Hallowe’en Jack O’Lantern

 

Photo by A.J. Kilpatrick

A shot of Jack looking devilish awaiting ol’ Hallow’s Eve.

 

With Hallowe’en coming up, I decided to experiment with carving a Jack O’Lanten with the ol’ trusty Stihl MS 193 C and MSA 200 CBE.  Carving a pumpkin is a relatively easy task, but hollowing out the pumpkin from the bottom, and carving a face into it is a bit more difficult.  Luckily, I made it through the hollowing process and face carving without any disastrous slips.  Carving with chainsaws is a lot of fun, but they are pretty unforgiving in that they can go from “that’s just about right” to Oh, crap, it’s ruined” in a heartbeat.

lit

Legend says that the fire lighting Jack’s lantern was a wee bit of hell-fire to light his way through his cursed existence. A little reminder of why it isn’t always a great thing to outwit the devil.

The real challenge to the Jack O’Lantern process was getting the pumpkin hollowed enough and the facial features deep enough to really allow the light source to shine through.  Altogether, this isn’t a crazy difficult carve by any stretch of the imagination.  It is a fun way to cut your teeth on the whole chainsaw carving thing.  After the carving process was finished, I was really aggressive with the torch.  My reasoning was two-fold: one, I was too lazy to bother doing any sanding, and two, the aggressive charring seemed to add to the creepiness of  Ol’ Jack.

photo by A.J. Kilpatrick

Although hollowing out the sculpted lantern was a pain, it seems to have achieved the desired spook factor.

Carving a Step From an Old Fallen Tree

Photo by A.J. Kilpatrick

The finished product: a step carved from an old windblown log that was well on its way to fulfilling its role in the circle of life.

Since we were giving the front entrance a bit of a refurb- new door and window, clapboard siding, lights, and GFI outlet, we decided to try to reclaim an old ceder log that had blown down 6 years ago.  Seeing the large Eastern White Ceder (large being a relative term as Eastern ceder is quite puny by Western standards) just lying on the ground waiting to complete the circle of life had long seemed wasteful.  First up was a little milling with a Granberg chainsaw mill to give us a flat top.  Because our Echo CS 590 Timber Wolf is only equipped with a 20 ” bar, we had to drop the front stabilizing arm off the mill to maximize the width of cut.  The old ceder was easy cutting, but the Echo sounded a little lean in the cut and had to be adjusted.

Granberg Chainsaw Mill and Echo CS 590 Timber Wolf working on a reclaimed ceder log. Photo by A.J. Kilpatrick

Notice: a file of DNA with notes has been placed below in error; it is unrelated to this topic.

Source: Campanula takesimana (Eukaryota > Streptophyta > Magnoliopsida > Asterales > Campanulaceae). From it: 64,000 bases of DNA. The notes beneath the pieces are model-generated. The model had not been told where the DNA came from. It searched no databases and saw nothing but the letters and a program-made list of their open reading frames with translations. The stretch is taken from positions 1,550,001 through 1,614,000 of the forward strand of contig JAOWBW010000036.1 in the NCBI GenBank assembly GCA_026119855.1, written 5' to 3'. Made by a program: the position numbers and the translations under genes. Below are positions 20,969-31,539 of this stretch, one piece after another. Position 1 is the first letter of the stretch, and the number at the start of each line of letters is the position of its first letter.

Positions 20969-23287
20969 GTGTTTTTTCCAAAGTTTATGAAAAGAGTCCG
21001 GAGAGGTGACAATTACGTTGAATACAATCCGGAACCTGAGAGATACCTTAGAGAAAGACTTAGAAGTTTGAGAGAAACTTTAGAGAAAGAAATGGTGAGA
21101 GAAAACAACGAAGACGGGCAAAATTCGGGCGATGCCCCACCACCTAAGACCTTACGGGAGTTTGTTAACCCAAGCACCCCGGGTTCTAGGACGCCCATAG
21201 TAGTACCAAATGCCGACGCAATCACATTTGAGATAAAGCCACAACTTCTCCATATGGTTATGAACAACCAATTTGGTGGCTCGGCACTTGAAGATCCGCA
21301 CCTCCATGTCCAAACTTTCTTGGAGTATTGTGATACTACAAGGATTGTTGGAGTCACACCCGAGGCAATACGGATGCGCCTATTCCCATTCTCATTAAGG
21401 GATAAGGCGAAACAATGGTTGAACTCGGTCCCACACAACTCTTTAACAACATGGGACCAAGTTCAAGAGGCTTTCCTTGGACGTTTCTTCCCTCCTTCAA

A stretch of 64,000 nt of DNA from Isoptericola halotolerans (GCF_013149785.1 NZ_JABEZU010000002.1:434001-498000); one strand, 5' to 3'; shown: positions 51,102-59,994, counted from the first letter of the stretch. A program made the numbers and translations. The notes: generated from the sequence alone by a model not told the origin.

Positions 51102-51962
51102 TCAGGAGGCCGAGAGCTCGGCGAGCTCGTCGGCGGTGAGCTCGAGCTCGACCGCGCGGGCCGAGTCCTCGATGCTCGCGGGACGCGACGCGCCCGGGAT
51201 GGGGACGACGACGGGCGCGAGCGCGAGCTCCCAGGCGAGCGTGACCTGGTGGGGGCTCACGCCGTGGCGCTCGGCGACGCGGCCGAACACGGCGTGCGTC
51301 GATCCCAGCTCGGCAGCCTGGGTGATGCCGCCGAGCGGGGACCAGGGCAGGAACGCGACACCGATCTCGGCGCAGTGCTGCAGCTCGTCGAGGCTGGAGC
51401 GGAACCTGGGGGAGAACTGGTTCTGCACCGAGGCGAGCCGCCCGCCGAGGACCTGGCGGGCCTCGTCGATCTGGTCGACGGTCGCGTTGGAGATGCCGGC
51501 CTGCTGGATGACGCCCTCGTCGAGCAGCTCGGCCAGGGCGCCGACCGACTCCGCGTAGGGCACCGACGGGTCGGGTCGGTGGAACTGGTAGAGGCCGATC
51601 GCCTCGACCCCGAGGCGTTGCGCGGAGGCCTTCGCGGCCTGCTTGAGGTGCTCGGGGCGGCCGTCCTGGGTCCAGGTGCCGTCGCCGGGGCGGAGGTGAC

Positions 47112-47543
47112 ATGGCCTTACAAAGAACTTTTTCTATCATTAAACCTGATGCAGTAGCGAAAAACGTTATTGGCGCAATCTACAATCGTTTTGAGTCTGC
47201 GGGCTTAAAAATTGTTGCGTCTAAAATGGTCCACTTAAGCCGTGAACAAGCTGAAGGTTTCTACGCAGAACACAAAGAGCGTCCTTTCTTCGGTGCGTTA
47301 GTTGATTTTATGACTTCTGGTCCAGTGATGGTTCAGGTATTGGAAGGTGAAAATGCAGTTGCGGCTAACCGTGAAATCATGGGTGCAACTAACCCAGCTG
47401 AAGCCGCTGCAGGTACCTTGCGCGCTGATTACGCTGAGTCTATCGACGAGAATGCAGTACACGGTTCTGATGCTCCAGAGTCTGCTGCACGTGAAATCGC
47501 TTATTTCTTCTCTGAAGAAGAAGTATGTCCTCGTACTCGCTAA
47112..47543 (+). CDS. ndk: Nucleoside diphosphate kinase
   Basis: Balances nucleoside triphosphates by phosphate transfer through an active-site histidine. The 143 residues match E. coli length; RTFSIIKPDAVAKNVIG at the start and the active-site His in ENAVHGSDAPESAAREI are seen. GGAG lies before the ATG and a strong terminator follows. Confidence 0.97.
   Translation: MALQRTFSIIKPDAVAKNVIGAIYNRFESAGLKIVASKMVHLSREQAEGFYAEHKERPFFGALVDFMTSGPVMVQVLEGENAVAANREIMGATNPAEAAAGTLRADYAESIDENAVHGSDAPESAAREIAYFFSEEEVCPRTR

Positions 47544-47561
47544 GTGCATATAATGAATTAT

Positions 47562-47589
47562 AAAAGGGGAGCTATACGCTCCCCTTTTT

Using the Granberg Chainsaw Mill to mill our reclaimed ceder log into a step.

After milling the top and bottom of the log, we discovered that the first inch and a half of the log’s circumference had significant rot damage, so we had to carve/remove it with our trusty Stihl MS 193 C chainsaw.  After carving off the rotten shell, we began carving the bark texture back into the log.  Carving the bark texture was easily accomplished with Stihl’s 1/4″ PM3 chain and .043 gauge bar– this bar and chain combo is not stock on the Stihl MS 193 C, but it is well worth the conversion.  The PM3 bar and chain is great for carving and gives a noticible power boost to this small saw.

Photo by A.J. Kilpatrick

The Echo CS 590 Timber Wolf resting with its partner in crime: the Granberg Alaskan Chainsaw Mill.

After milling and carving the log, it was time for sanding, staining, and applying some spar urethane.  When it comes to sanding: it seems that you are never finished.  I always seem to give up on the process before I am quite where I would like to be.  Sanding, it seems, is truly a test of your resolve, discipline, and patience.  For this project, I decided to try Helmsman Spar Urethane.  It applies easily, and is quite user friendly.  Whether it is tough enough for the application will only be revealed in the fullness of time.

photo by A.J. Kilpatrick for the best chainsaw blog

Minwax Helmsman Spar Urethane applies easily and has a great finish.

Review of the Stihl MSA 200 C-BQ

After spending the summer having fun in the sun, doing many  different projects and just enjoying the East Coast’s short summer while totally neglecting this humble chainsaw blog, we are finally ready to bring you our review of Stihl’s entry into the world of lithium ion outdoor power equipment: the MSA 200 C-BQ.

The Stihl MSA 200 C-BQ is a great saw.  It will make a believer out of most naysayers who doubt that a battery powered saw has any place in the stable of “serious” operators.  This saw will not replace large felling saws or a dedicated firewood cutter, but then it was never intended too.  The 200 C could replace your small limbing saw or your arborist’s saw.  It’s performance is comparable to most sub 40 cc gas saws, although it’s power lies more in it’s torque than in high chain speeds.  What really makes this saw stand out is it’s remarkable ease of use, and its clean, quiet, practically maintenance free operation.  The MSA 200 C-BQ is so quick and easy to use that you will find you reach for it whenever you have a job that doesn’t absolutely require a large displacement saw.

Photo by A.J. Kilpatrick

Stihl MSA 200 C-BQ is a strong contender whose incredible performance coupled with it’s remarkable ease of use will make it a go-to saw in anyone’s stable.

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